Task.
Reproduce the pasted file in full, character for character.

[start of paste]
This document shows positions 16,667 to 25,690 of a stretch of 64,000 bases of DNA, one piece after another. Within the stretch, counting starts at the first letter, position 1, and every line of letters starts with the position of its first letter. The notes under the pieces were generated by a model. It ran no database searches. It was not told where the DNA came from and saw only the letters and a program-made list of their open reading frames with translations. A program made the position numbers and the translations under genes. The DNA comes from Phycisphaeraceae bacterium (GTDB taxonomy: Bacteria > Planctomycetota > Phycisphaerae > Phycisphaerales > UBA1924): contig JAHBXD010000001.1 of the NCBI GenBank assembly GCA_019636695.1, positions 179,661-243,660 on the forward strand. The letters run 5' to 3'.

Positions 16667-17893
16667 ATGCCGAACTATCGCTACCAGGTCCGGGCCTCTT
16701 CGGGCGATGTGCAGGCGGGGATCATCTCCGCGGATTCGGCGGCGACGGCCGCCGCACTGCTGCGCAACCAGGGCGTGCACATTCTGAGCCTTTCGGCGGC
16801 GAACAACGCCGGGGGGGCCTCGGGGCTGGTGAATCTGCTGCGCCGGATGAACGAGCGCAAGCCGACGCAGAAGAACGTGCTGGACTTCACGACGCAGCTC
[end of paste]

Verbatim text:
This document shows positions 16,667 to 25,690 of a stretch of 64,000 bases of DNA, one piece after another. Within the stretch, counting starts at the first letter, position 1, and every line of letters starts with the position of its first letter. The notes under the pieces were generated by a model. It ran no database searches. It was not told where the DNA came from and saw only the letters and a program-made list of their open reading frames with translations. A program made the position numbers and the translations under genes. The DNA comes from Phycisphaeraceae bacterium (GTDB taxonomy: Bacteria > Planctomycetota > Phycisphaerae > Phycisphaerales > UBA1924): contig JAHBXD010000001.1 of the NCBI GenBank assembly GCA_019636695.1, positions 179,661-243,660 on the forward strand. The letters run 5' to 3'.

Positions 16667-17893
16667 ATGCCGAACTATCGCTACCAGGTCCGGGCCTCTT
16701 CGGGCGATGTGCAGGCGGGGATCATCTCCGCGGATTCGGCGGCGACGGCCGCCGCACTGCTGCGCAACCAGGGCGTGCACATTCTGAGCCTTTCGGCGGC
16801 GAACAACGCCGGGGGGGCCTCGGGGCTGGTGAATCTGCTGCGCCGGATGAACGAGCGCAAGCCGACGCAGAAGAACGTGCTGGACTTCACGACGCAGCTC